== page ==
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Gonorrhea

What is Gonorrhea?

Gonorrhea is a bacterial infection caused by Neisseria gonorrhoeae. It is the second-most contracted sexually transmitted infection after chlamydia. Gonorrhea spreads through sex (vaginal, oral, or anal) with someone who has the infection.

How do I know if I have Gonorrhea?

The only way to know is to get tested. Testing can give you peace of mind and get you treated right away if necessary. Ask your primary care provider or try the new at-home testing service in Alaska. You can go to www.IWantTheKit.org to request a free testing kit to be mailed to you.

Signs & symptoms of Gonorrhea

Someone with gonorrhea may have:

  • discharge from the vagina, penis, or anus 
  • in men, pain in testicles
  • in women, vaginal bleeding between periods
  • pain in the lower belly
  • pain when peeing
  • rectal pain, especially when having a bowel movement (pooping)

Many people with gonorrhea have no symptoms.

How can I get it?

People can get gonorrhea, even multiple times, if their partners aren’t treated with antibiotics OR if they get treated but then have sex with someone else who has gonorrhea. Sometimes there are no symptoms, so gonorrhea can be spread from person to person without knowing it.

Gonorrhea can be passed from person to person through vaginal, anal, or oral sex. Ejaculation does not have to happen for the infection to be passed from one person to another. Gonorrhea infections can occur in the mouth, throat, eyes, anus, cervix, uterus, and fallopian tubes. It can be passed from mother to baby during childbirth.

How can I get treated?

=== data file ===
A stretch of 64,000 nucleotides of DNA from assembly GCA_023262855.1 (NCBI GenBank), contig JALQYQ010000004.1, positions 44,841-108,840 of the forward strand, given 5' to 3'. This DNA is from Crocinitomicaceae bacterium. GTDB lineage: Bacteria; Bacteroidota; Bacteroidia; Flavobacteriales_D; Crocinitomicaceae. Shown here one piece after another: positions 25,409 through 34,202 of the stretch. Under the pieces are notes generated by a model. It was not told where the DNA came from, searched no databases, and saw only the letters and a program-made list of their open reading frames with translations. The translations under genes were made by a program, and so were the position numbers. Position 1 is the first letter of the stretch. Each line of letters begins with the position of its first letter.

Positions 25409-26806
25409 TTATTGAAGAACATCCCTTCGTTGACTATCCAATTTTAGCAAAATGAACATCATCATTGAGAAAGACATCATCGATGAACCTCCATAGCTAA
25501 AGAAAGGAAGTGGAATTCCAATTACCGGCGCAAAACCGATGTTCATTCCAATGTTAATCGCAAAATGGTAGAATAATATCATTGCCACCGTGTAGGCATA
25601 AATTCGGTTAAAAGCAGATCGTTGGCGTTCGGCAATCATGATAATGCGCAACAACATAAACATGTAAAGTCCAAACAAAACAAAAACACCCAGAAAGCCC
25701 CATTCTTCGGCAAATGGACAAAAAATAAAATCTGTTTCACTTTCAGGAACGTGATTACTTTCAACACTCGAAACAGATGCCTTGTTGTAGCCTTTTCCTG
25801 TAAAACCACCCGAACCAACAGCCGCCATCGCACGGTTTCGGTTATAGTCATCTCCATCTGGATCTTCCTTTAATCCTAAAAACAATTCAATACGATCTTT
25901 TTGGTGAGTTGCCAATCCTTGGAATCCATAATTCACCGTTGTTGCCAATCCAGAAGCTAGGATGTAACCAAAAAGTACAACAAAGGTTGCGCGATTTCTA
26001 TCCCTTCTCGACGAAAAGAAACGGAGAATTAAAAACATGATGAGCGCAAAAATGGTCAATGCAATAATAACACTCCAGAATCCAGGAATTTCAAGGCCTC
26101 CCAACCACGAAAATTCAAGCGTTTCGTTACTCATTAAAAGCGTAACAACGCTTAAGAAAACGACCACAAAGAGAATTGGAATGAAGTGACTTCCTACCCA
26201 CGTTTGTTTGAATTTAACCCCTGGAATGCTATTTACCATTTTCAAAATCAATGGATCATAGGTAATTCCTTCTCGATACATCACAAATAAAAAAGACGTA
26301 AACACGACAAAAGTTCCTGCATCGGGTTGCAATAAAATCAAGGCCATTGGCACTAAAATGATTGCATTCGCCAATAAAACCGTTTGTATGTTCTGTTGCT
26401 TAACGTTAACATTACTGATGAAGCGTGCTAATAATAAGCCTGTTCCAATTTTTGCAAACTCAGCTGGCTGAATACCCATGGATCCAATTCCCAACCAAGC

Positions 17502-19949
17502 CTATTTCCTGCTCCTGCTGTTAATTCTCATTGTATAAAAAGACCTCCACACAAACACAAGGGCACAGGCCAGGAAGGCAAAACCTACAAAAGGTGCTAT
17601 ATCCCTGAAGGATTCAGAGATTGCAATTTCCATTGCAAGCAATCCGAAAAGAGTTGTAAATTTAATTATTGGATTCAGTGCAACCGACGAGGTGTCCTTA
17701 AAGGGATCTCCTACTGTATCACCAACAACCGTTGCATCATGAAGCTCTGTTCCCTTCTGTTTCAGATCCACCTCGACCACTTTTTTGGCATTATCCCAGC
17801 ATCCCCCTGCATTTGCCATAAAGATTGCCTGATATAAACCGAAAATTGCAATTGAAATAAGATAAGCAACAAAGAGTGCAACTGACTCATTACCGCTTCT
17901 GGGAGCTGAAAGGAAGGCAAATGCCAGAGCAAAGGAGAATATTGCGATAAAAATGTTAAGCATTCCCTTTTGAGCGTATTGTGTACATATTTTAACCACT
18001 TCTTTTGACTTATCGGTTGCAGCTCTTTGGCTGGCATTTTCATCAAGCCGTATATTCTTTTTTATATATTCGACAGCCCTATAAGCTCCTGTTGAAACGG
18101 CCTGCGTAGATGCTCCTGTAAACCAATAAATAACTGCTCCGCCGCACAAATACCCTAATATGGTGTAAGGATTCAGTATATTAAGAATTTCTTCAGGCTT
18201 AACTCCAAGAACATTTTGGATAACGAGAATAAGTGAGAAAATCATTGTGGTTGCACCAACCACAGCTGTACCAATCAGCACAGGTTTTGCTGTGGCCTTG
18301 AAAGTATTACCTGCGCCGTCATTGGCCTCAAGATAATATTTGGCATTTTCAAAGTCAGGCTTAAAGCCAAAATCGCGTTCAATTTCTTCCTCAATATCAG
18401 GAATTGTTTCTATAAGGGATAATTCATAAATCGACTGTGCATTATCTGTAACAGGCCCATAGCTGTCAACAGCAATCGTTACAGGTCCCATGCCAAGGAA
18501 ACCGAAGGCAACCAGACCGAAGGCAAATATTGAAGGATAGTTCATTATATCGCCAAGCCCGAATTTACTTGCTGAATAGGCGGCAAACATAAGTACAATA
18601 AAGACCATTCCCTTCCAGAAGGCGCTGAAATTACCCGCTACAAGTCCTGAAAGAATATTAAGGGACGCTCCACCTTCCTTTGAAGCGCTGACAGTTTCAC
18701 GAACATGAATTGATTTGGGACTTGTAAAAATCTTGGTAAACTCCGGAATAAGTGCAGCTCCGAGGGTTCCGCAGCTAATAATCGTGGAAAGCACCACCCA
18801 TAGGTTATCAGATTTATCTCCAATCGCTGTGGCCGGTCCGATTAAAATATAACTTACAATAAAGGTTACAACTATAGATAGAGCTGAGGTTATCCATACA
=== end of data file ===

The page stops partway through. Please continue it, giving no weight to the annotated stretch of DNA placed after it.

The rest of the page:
Gonorrhea infections can be easily cured with antibiotics. You need to see your health care provider or use the at-home test IWTK to be prescribed the correct antibiotics.

All sexual partners from the past two months need treatment too, even if they do not have signs of gonorrhea.

You should not have sex again until:

  • at least 7 days after you and your sexual partner(s) take the antibiotics
  • you and your sexual partner(s) do not have signs of gonorrhea.

What happens if I don’t get treated?

  • in girls: pelvic inflammatory disease (PID), which can damage the reproductive system, making it hard or impossible for a woman to get pregnant later on
  • in guys: swelling in the testicles and tubes at the back of the testicles, possibly preventing a man from fathering kids later on
  • problems peeing due to scars in the urethra
  • infection of the blood that can lead to joint problems and other problems

How can you prevent Gonorrhea?

The only way to 100% prevent gonorrhea or other STDs is to not have sex ( oral, vaginal, or anal). If you have sex, using a latex condom every time can prevent most STDs. For free condoms go to iknowmine.org and have condoms mailed to you.

If you are sexually active, get tested every year or more. This way you can get treated right away. See your provider to get tested or use at-home testing by going to www.IWantTheKit.org

Get Help

For general resources about relationships, sex, wellness and more, please do a search on the Get Answers page.

Are you in immediate danger?

Call 911 or your local police. If not in an immediate threat, please view resources on the Get Help page.